Stream: Coq users

Topic: EqDec and Typeclasses (example for option types)


view this post on Zulip Andrés Goens (Apr 06 2021 at 08:03):

Hi! I'm pretty new to Coq and I'm trying to figure out decidable equality and typeclasses at the same time. Coming from 'informal' mathematics where equality is not as complex as in type theory, I'm still a bit confused. While the HoTT book makes a great job at explaining the different notions of equality in type theory, I was surprised I couldn't find anything discussing the EqDec typeclass in Coq specifically (not in the Coq resources at least). Did I miss anything? Could someone point out a good resource for this?

At any case, I'm trying to define an instance for the option type, which should be simple enough. This is my attempt so far (after importing Program.Utils, Classes.Equivalence and Classes.EquivDec):

 Program Instance option_eqdec {A : Type} `{EqDec A} : EqDec (option A) eq := {
    equiv_dec s1 s2 :=
      match s1,s2 with
      | None, None => in_left (*s1 === s2 *)
      | None, Some _ => in_right (*s1 =/= s2*)
      | Some x, None => in_right (*s1 =/= s2*)
      | Some x, Some y => if x == y then in_left else in_right
      end
                                                                              }.

While Coq seems to be happy with this, it does spit out some strange messages:

tion_eqdec has type-checked, generating 5 obligations
Solving obligations automatically...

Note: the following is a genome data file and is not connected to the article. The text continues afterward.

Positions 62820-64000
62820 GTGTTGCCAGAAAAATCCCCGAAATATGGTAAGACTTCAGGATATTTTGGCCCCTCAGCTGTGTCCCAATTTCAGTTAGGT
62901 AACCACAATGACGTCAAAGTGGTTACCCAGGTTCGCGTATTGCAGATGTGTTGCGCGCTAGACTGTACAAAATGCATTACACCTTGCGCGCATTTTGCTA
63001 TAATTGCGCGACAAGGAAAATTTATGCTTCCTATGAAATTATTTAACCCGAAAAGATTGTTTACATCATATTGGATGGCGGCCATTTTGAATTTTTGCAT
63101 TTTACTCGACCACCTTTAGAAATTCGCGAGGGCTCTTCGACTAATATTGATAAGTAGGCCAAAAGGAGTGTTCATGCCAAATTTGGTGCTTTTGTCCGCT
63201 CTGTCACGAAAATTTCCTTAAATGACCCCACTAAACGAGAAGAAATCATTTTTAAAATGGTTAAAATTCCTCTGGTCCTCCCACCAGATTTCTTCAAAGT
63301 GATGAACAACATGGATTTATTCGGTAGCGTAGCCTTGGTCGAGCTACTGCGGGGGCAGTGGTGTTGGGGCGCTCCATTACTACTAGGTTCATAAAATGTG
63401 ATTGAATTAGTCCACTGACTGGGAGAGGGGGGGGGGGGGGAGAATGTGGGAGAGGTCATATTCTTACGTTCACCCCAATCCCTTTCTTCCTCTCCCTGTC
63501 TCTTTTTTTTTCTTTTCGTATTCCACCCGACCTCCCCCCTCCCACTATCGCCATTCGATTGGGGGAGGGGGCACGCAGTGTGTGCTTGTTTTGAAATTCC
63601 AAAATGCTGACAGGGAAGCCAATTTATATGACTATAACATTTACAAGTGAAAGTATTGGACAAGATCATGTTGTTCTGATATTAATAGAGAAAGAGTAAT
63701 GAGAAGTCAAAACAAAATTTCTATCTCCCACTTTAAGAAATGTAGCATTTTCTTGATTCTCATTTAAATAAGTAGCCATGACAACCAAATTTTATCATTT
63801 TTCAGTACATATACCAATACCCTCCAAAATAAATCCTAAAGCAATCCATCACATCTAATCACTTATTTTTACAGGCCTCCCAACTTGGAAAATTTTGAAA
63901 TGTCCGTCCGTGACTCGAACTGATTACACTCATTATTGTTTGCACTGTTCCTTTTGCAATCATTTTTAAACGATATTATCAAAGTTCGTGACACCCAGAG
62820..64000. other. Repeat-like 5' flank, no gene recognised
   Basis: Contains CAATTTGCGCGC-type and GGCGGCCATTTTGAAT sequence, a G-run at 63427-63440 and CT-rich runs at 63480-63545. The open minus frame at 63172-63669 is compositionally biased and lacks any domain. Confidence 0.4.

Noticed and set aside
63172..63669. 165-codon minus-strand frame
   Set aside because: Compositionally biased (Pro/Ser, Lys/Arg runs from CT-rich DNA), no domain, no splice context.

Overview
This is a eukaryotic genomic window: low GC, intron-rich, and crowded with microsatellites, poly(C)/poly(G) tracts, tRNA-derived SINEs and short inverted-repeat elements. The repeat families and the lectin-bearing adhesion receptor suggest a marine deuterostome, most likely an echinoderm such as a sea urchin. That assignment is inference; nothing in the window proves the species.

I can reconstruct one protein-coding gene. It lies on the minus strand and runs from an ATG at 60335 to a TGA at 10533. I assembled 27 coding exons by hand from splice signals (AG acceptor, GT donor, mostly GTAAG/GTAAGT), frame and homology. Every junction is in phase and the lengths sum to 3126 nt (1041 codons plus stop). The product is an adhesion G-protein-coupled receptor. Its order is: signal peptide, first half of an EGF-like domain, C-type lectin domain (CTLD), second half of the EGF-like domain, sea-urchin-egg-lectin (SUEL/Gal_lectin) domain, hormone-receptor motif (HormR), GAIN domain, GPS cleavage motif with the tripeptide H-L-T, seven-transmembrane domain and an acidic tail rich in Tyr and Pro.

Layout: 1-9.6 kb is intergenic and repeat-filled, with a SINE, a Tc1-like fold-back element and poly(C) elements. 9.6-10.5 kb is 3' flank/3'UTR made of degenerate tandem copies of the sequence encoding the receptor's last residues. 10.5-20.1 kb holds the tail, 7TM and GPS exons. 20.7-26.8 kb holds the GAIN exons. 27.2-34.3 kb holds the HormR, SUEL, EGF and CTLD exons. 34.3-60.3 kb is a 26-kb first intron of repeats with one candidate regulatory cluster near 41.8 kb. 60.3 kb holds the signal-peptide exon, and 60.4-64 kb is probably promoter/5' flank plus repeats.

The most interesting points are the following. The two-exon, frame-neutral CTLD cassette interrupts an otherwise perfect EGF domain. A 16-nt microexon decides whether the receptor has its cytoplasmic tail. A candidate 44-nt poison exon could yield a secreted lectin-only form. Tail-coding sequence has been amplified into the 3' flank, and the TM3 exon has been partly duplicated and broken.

option_eqdec_obligation_2 is defined
option_eqdec_obligation_3 is defined
3 obligations remaining
Obligation 1 of option_eqdec:
(forall (A : Type) (R0 : Relation_Definitions.relation A) (equiv0 : Equivalence R0),
 EqDec A R0 -> forall s1 s2 : option A, None = s1 -> None = s2 -> s1 === s2).
Obligation 4 of option_eqdec:
(forall (A : Type) (R0 : Relation_Definitions.relation A) (equiv0 : Equivalence R0),
 EqDec A R0 -> forall (s1 s2 : option A) (x y : A), Some x = s1 -> Some y = s2 -> x === y -> s1 === s2).
Obligation 5 of option_eqdec:
(forall (A : Type) (R0 : Relation_Definitions.relation A) (equiv0 : Equivalence R0),
 EqDec A R0 -> forall (s1 s2 : option A) (x y : A), Some x = s1 -> Some y = s2 -> x =/= y -> s1 =/= s2).

I'm not sure if this definition is working there. I can't get Coq to actually decide equality for two terms, like:

  Eval simpl in None == Some 0.

On the other hand, it has the same behavior if I leave out the option types, with something like:

  Eval simpl in 1 == 0.

This also won't show me the decision of equality, both leave the equiv_dec function applied to both terms and the sum type showing both. Maybe this is just because it won't show me which constructor it uses? At any case, should I worry about those obligations? Does this definition make any sense? Why is this instance for option not defined anywhere, or did I just miss it? It seems like a very 'standard' thing to do. I'm just trying to make sense of all of this :)

view this post on Zulip Gaëtan Gilbert (Apr 06 2021 at 09:01):

Hi! I'm pretty new to Coq and I'm trying to figure out decidable equality and typeclasses at the same time.

Do you already know what Coq's Program does? if not you are actually trying to learn 3 things at the same time

view this post on Zulip Gaëtan Gilbert (Apr 06 2021 at 09:03):

if Program says obligations remaining it means you have to do Next Obligation and prove the goals it opens before your instance will be defined

view this post on Zulip Andrés Goens (Apr 06 2021 at 09:09):

I guess I'm actually trying to learn 3 things at the same time then :sweat_smile: thanks for the pointers!


Last updated: Jan 29 2023 at 05:03 UTC